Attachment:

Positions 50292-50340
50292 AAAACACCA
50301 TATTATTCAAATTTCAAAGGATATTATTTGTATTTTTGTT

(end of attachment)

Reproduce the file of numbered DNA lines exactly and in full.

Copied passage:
Positions 50292-50340
50292 AAAACACCA
50301 TATTATTCAAATTTCAAAGGATATTATTTGTATTTTTGTT